• biodegradable metal;
  • Fe-X composite;
  • spark plasma sintering;
  • corrosion;
  • biocompatibility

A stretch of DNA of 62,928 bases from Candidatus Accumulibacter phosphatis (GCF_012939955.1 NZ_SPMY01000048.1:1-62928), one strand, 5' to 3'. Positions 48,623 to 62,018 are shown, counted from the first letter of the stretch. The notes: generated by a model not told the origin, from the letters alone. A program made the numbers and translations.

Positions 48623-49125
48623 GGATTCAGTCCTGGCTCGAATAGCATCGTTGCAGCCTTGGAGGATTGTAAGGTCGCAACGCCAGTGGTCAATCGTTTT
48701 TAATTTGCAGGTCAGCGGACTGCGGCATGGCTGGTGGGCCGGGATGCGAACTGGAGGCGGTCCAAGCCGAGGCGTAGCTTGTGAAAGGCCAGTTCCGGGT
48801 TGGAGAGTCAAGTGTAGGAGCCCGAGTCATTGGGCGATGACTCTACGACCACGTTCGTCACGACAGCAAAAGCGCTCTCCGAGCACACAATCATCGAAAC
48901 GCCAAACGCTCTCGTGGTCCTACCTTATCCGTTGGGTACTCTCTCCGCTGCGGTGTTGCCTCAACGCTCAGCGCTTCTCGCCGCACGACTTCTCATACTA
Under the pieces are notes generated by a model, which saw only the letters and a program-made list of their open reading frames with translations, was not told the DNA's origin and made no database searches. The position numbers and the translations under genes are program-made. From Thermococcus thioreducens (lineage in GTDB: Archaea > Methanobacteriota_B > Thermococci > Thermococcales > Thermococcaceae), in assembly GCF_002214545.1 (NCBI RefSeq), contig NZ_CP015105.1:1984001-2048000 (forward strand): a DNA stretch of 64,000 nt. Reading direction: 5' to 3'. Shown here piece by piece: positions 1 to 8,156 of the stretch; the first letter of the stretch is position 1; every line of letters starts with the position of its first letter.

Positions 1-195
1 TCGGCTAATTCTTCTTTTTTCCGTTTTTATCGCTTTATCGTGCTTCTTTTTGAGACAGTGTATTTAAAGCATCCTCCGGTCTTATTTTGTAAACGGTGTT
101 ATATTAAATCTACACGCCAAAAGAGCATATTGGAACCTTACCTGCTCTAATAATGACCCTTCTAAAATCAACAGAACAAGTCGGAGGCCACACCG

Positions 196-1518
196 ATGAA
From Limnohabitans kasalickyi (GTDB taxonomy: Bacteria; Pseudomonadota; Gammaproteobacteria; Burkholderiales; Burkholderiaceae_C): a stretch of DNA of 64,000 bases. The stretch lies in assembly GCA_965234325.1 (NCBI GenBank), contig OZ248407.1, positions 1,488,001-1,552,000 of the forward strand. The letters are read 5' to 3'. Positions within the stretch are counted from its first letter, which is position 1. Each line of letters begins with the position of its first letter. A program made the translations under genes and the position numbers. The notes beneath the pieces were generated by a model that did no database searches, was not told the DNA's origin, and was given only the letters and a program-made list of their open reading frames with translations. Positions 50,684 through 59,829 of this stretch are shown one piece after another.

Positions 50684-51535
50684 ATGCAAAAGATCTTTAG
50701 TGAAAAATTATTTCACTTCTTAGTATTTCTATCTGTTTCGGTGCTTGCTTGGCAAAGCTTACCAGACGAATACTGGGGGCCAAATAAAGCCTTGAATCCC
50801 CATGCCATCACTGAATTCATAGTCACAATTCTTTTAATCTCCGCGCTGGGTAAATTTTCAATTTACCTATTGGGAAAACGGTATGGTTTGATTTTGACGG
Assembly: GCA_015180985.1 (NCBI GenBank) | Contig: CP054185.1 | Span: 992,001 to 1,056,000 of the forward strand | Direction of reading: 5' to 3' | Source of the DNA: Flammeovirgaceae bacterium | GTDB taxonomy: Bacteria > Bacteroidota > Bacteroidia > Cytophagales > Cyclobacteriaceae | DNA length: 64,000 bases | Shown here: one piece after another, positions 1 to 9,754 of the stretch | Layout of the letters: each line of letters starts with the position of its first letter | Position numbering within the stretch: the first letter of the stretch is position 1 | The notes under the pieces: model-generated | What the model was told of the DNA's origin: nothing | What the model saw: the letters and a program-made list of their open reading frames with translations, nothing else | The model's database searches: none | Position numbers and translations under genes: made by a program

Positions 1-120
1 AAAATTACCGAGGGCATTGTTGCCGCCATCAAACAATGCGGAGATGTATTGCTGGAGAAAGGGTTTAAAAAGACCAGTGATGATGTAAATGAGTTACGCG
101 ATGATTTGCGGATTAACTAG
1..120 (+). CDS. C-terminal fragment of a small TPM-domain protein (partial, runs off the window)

Early in vivo animal test on pure iron coronary stent had proved that it is a promising candidate material as biodegradable metal, despite a faster degradation rate and uniform degradation mode is expected. In this work, Fe-X (X= W, CNT) composites were prepared from powders of pure iron and the additive secondary phase X using the spark plasma sintering (SPS) method, aiming to obtain a higher corrosion rate and a more uniform corrosion mode in physiological environment. The microstructures, mechanical properties, corrosion behaviors, and in vitro biocompatibility of these Fe-X composites were investigated. It was found that the additives were uniformly distributed in the iron matrix and relatively high dense Fe-X composite bulk samples were obtained after sintering by SPS. Both the yield strength and ultimate compressive strength increased when compared with that of as-cast pure iron. The corrosion mode of Fe-X composites turned out to be uniform corrosion instead of localized corrosion. Electrochemical measurements and immersion tests indicated that the addition of W and CNT could increase the corrosion rate of the iron matrix. From the results of cytotoxicity evaluation, it was found that all the Fe-X composites extracts induced no obvious cytotoxicity to L929 cells and ECV304 cells whereas significantly decreased cell viabilities of VSMC cells. The hemocompatibility tests showed that all the hemolysis percentage of Fe-X composites were less than 5%, and no sign of thrombogenicity was observed. It might be concluded that Fe composited with suitable second phase can exhibit higher strength, faster degradation rate, and uniform degradation mode than those of pure iron and are promising candidates for future development of new degradable metallic stents. © 2013 Wiley Periodicals, Inc. J Biomed Mater Res Part B: Appl Biomater, 2013.